Amendment 69 and the waivers require limited dental, vision, and hearing services for adults. The Amendment gives the Trustees authority to expand benefits as funds are available. The analysis upon which the Premium Tax was based anticipated that $1.1 billion will be available annually for expanded dental coverage. If the Trustees determine that the funds are indeed available, they may expand coverage into the areas of health care that have usually been neglected by traditional health insurance — dental, vision and hearing.

In other words, this would be better coverage than under the best ACA policies, if not quite as good as Bernie's "everything covered for everyone at no out of pocket cost!".

ColoradoCare is not without it's problems. The lack of any co-pays or deductibles of any sort is concerning for reasons I've noted earlier, and there are some other serious issues to be debated and discussed. Others more knowledgeable about the specifics may have bigger issues or full defenses of all of them.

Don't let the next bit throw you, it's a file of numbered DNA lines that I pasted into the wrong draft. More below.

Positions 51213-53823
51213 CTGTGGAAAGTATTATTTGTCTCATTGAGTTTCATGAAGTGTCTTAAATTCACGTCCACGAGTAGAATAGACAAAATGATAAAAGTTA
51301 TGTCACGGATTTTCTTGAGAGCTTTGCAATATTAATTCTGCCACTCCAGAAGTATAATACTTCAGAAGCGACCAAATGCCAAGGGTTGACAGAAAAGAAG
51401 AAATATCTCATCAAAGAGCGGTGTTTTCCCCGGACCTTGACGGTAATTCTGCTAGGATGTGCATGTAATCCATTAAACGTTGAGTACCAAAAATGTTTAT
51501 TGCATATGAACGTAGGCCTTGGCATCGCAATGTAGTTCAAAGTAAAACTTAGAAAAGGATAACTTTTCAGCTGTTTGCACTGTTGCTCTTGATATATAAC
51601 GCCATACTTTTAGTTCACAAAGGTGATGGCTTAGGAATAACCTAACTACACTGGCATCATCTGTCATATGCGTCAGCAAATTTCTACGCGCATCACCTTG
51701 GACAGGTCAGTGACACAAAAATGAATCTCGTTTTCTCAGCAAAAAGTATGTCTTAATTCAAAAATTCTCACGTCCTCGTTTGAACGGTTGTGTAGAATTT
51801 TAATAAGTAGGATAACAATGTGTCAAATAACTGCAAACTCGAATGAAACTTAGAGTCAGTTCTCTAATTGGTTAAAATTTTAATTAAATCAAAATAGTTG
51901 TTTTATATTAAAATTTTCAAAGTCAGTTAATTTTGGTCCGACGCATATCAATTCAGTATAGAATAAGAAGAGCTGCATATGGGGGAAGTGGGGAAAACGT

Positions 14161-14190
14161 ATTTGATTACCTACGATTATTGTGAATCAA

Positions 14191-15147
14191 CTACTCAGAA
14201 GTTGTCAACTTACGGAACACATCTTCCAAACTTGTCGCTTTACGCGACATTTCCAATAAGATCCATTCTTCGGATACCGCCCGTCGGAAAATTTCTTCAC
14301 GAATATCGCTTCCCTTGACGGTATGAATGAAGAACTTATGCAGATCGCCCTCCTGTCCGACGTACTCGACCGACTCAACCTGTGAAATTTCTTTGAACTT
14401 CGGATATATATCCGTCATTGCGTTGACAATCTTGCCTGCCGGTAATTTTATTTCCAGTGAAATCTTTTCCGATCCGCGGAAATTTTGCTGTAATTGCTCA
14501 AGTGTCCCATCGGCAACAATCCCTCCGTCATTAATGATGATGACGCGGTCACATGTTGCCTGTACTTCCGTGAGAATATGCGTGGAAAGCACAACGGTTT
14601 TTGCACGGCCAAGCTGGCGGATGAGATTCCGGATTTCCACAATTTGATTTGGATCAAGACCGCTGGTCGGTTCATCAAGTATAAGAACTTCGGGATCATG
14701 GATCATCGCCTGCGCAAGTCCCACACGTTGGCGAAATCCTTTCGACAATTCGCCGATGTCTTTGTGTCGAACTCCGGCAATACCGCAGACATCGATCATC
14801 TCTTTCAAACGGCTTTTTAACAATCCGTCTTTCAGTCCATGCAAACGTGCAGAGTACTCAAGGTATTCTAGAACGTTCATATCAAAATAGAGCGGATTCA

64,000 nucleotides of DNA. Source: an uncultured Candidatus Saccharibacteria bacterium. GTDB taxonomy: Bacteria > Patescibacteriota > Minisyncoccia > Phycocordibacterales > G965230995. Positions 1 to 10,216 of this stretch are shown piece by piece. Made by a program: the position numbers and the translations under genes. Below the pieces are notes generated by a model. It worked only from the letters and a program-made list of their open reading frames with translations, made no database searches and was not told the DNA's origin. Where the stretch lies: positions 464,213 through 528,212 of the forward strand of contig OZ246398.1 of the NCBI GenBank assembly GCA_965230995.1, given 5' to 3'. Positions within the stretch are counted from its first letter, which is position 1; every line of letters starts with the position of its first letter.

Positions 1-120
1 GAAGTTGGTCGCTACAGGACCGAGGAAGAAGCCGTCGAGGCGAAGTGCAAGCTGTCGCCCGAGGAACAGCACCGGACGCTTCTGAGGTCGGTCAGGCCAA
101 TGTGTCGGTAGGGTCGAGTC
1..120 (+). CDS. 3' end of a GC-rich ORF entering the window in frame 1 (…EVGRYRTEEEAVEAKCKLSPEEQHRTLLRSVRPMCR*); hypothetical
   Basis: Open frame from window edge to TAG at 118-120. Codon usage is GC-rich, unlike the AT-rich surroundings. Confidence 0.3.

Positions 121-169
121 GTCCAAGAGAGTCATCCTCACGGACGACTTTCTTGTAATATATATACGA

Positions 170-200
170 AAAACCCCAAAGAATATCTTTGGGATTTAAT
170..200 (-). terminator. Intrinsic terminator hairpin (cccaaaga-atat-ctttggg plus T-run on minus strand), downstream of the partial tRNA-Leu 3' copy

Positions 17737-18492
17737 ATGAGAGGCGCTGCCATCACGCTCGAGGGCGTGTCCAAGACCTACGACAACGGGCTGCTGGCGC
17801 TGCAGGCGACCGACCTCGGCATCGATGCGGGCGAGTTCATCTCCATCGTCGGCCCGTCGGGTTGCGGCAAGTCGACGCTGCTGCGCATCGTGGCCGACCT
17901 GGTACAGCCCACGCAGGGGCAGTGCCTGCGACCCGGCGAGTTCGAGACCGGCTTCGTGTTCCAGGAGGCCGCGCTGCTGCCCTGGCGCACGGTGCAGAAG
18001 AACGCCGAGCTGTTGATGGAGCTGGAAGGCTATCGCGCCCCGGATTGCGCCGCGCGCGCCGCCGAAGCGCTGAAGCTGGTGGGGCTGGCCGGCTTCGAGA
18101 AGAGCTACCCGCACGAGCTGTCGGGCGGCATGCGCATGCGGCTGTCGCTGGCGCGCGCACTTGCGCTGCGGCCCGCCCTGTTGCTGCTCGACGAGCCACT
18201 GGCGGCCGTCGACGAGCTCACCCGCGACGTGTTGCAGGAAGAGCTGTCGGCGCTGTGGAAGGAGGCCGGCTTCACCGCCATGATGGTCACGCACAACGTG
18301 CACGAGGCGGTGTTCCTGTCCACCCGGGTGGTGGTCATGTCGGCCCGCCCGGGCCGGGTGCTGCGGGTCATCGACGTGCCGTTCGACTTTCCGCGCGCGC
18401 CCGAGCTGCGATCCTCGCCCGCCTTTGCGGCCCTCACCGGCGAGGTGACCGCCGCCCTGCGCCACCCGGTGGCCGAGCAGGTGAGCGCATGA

For me, however, ColoradoCare addresses many of the criticisms I've had of Bernie's plan. I'm not necessarily "endorsing" it (I still have a lot more to learn about the details and the criticisms before I can do so), but the bottom line is that it's more realistic and far better thought out than Bernie's national plan is. This is the best opportunity for achieving single payer that you're likely to see anytime soon.

More to the point, it's actually on the ballot in six months.

So if you're a Colorado resident who's serious about universal, comprehensive single payer, this is your chance to have it. If you live outside Colorado, this is your chance to help get the ball rolling in one state.

Every other state will be watching very closely to see how ColoradoCare turns out...and how it works out if it manages to pass.

So if you're serious about achieving Universal, Comprehensive, Single Payer Healthcare, stop attacking me over Bernie's plan and start supporting ColoradoCare.